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Comment: Frozen fingers, drunk status updates (Score 1) 140

by NickstaDB (#36179364) Attached to: Verifying Passwords By the Way They're Typed
Oh wow so when the weather is cold I won't be able to log in because of my cold stiff fingers that type at a fraction of the speed, possibly with increased mistakes because the up-down movement comes quicker than the left-right movement? What if I come home drunk and feel the need to post a social networking message that I'll read the next morning in horror? Wait, I guess that won't be a bad thing, increased mistake level will block me out. Winner!

Comment: No more so than they currently are (Score 1) 95

by NickstaDB (#35423532) Attached to: Browsers — the Gaming Platform of the Future?
Gamers and game developers are constantly pushing for more and better - better graphics, more realistic physics, better AI. All of which requires increasing amounts of memory and processing power. Running games within a web browser will impose unnecessary resource bottlenecks on the game and affect the gaming experience. Because of this I don't think web browsers will become any more of a gaming platform than they already are now. I do believe the market size for browser based games will increase but there will still be a market for large scale games with cutting edge graphics and technology that cannot be run from within a web browser.
Security

+ - Boy in the Browser attack->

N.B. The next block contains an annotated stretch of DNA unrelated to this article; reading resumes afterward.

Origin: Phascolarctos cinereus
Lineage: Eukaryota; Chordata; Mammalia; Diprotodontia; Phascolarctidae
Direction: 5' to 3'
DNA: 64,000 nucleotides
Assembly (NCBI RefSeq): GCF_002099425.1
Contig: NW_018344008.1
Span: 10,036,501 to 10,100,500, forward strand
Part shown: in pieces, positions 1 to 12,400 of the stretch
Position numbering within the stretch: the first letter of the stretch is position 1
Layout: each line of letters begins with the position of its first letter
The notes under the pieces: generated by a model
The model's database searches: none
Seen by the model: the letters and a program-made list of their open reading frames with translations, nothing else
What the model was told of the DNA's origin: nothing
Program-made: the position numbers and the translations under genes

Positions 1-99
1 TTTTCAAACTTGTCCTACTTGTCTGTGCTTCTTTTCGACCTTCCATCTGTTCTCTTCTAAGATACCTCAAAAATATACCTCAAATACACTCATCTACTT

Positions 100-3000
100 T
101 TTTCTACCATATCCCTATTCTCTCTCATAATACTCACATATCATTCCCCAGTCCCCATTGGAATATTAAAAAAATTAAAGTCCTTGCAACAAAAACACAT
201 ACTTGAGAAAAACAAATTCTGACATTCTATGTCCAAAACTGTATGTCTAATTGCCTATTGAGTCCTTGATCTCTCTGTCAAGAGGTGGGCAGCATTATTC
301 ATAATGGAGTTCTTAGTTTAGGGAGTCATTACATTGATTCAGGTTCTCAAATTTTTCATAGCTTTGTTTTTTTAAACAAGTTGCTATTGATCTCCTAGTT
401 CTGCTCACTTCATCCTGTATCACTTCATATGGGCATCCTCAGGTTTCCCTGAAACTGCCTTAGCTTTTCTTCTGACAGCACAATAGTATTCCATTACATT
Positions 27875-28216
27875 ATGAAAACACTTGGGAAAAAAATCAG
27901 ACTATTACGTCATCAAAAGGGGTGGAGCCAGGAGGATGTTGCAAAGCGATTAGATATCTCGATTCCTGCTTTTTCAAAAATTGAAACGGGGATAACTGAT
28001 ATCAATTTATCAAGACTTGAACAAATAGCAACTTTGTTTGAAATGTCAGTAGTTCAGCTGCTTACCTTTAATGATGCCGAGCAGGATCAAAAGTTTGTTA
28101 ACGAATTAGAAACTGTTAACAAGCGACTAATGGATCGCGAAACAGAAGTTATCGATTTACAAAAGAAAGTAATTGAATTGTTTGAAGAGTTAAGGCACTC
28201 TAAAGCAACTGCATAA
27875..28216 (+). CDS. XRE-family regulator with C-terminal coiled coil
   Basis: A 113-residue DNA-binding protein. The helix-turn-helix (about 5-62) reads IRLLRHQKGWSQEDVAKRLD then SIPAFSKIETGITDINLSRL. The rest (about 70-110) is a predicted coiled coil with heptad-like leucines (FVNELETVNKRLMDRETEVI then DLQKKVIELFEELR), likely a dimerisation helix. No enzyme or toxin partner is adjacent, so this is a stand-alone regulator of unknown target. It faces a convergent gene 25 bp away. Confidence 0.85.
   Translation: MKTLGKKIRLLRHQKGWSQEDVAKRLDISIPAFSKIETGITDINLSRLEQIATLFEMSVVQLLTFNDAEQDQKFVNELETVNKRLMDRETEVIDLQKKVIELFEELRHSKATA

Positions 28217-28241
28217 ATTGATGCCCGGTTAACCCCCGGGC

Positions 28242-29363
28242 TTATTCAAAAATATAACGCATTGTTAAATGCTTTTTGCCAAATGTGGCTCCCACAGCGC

Submitted by
Anonymous Coward
Anonymous Coward writes "Imperva published a security advisory (http://www.imperva.com/resources/adc/adc_advisories_Boy_in_the_Browser.html) on the 14th of February about a new malware attack technique called "boy in the browser". When the malware is executed, for example through a browser exploit, the hosts file is modified to re-map certain domain names to point at malicious servers. Once this is done the malware removes itself from the system leaving behind no obvious traces such as strange files, processes or start-up items making the malware difficult to detect. The attack could result in a user unknowingly entering their details into fake websites and it has already been used to target several Latin American banks.

Some anti-malware applications, such as Spybot Search & Destroy provide an option to protect the hosts file however I don’t have this option available so I created a lightweight program to watch for changes to the hosts file and display a notification balloon when a change is detected. The program and C# source code have been released at http://www.nickbloor.co.uk/2011/02/windows-hosts-file-monitor/"

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